IN THIS ISSUE
MAKING DECISIONS IN PRIMARY CARE--TREATMENTS
These treatments may not be necessary and could even be harmful; do not recommend them without considering the risk and likely benefit (5).
Long-term acid suppression therapy (proton pump inhibitors (PPIs) or histamine-2 receptor antagonists) for treatment of patients with gastroesophageal reflux disease (GERD) that is not titrated to the lowest effective dose for adequate symptom control (13).
Use the lowest dose needed for adequate symptom management. High-dose prescription PPIs and use of PPIs for more than 1 year may increase fracture risk, and long-term use of PPIs may cause low serum magnesium levels (17,18). Aside from recurrence of symptoms, the risk associated with reducing or stopping therapy appears to be minimal. Data suggest that, for patients with GERD, rates of progression to erosive esophagitis and Barrett's esophagus are relatively low over a 20-year period.
Cancer-directed therapy for solid tumor patients with the following characteristics: low performance status (3 or 4), no benefit from prior evidence-based interventions, not eligible for a clinical trial, and no strong evidence supporting the clinical value of further anticancer treatment (16) (Resources--Cancer).
Cancer-directed treatments are likely to be ineffective for solid tumor patients who meet the above criteria. Exceptions include patients with a low performance status due to other conditions or those with disease characteristics (eg, mutations) that suggest they will respond well to therapy. Primary care physicians should counsel patients on the low likelihood of the therapy's effectiveness for them and ensure they have access to palliative and supportive care.
Renal system (15)
Chronic dialysis for older adults with a high burden of comorbidity that does not include a shared decision-making process among patients, their families, and their physicians about the patient's goals and prognosis and the expected benefits of treatment.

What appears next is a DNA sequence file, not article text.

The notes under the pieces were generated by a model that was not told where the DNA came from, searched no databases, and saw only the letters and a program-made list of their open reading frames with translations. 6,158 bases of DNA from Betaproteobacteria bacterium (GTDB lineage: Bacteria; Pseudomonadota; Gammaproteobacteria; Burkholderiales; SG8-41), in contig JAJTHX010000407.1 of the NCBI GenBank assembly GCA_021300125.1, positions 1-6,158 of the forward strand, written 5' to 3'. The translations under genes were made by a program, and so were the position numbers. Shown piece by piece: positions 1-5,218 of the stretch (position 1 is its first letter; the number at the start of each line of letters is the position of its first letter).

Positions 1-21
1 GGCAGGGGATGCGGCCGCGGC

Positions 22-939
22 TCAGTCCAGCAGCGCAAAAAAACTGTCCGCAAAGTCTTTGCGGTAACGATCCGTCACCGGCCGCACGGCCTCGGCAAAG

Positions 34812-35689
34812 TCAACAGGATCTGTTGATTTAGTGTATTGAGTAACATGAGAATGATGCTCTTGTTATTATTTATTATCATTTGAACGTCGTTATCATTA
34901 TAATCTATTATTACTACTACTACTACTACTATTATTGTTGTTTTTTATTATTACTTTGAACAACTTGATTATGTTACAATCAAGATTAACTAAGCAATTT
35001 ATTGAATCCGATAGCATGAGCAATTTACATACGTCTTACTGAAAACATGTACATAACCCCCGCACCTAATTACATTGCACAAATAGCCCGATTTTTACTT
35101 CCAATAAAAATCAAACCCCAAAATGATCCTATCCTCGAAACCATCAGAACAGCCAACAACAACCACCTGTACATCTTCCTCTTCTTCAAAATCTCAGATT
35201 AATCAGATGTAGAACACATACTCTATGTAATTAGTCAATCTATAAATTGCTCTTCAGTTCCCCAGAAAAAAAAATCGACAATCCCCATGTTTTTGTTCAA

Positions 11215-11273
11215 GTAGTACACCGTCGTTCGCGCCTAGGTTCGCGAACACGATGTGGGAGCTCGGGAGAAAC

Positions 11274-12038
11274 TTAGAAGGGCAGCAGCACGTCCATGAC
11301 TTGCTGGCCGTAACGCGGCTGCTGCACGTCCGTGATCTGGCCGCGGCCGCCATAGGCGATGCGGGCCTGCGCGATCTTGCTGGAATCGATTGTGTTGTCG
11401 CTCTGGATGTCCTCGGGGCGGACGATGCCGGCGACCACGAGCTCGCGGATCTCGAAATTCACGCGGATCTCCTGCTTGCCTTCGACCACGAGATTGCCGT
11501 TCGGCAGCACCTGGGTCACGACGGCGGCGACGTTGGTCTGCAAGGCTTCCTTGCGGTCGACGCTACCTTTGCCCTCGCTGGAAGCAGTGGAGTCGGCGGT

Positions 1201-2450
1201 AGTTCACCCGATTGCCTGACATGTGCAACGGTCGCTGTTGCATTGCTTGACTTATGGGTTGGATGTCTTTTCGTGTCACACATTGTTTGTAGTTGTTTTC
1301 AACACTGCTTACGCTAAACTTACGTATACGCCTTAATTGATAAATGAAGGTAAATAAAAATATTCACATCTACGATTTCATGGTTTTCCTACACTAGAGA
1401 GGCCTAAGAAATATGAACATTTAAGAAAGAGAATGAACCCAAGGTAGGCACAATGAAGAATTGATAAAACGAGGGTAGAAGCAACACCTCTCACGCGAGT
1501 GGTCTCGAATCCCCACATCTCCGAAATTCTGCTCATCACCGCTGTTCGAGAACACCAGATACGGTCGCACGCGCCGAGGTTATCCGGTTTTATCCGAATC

Limited observational data suggest that survival may not differ substantially for older adults with a high burden of comorbidity who initiate chronic dialysis versus those managed conservatively. Elicit the patient's goals and preferences, and explain the prognosis and expected benefits and harms of dialysis. Primary care physicians should counsel patients on the low likelihood of the effectiveness of dialysis for them and ensure they have access to palliative and supportive care.
Peripherally inserted central catheters (PICC) in stage III-V chronic kidney disease (CKD) patients without consultation with nephrology.
Venous preservation is critical for stage III-V CKD patients. Arteriovenous fistulas (AVF) for hemodialysis access have fewer complications and lower patient mortality than grafts or catheters. Excessive venous puncture damages veins, destroying potential AVF sites. Early nephrology consultation increases AVF use at hemodialysis initiation and may avoid unnecessary PICC lines or central/peripheral vein puncture, which can cause VTE and central vein stenosis.
Erythropoiesis-stimulating agents (ESAs) for CKD patients with hemoglobin levels ≥10 g/dL without symptoms of anemia.
ESAs have been linked to increased risk of cardiovascular events in patients with chronic kidney disease. Discuss the risks with patients, and if prescribing ESAs, set relatively conservative targets for hemoglobin levels (9-11 g/dL).
Nonsteroidal anti-inflammatory drugs (NSAIDs) in individuals with hypertension, heart failure, or CKD of all causes, including diabetes.
The use of NSAIDs, including cyclo-oxygenase type 2 (COX-2) inhibitors, for the pharmacologic treatment of musculoskeletal pain can elevate blood pressure, make antihypertensive drugs less effective, cause fluid retention, and worsen kidney function in these individuals. Other agents such as acetaminophen, tramadol, or short-term use of narcotic analgesics may be safer than and as effective as NSAIDs.
Use of antibiotics in cases of acute, mild, uncomplicated sinusitis (7,8).
Only 0.5% to 2% of acute viral sinus infections progress to bacterial infections. Most acute rhinosinusitis resolves without treatment in 2 weeks. A decision to treat should be made based on symptoms of discolored nasal secretions and facial or dental tenderness when touched (Resources--Antibiotics). Amoxicillin-clavulanate should be first-line antibiotic treatment for most acute rhinosinusitis.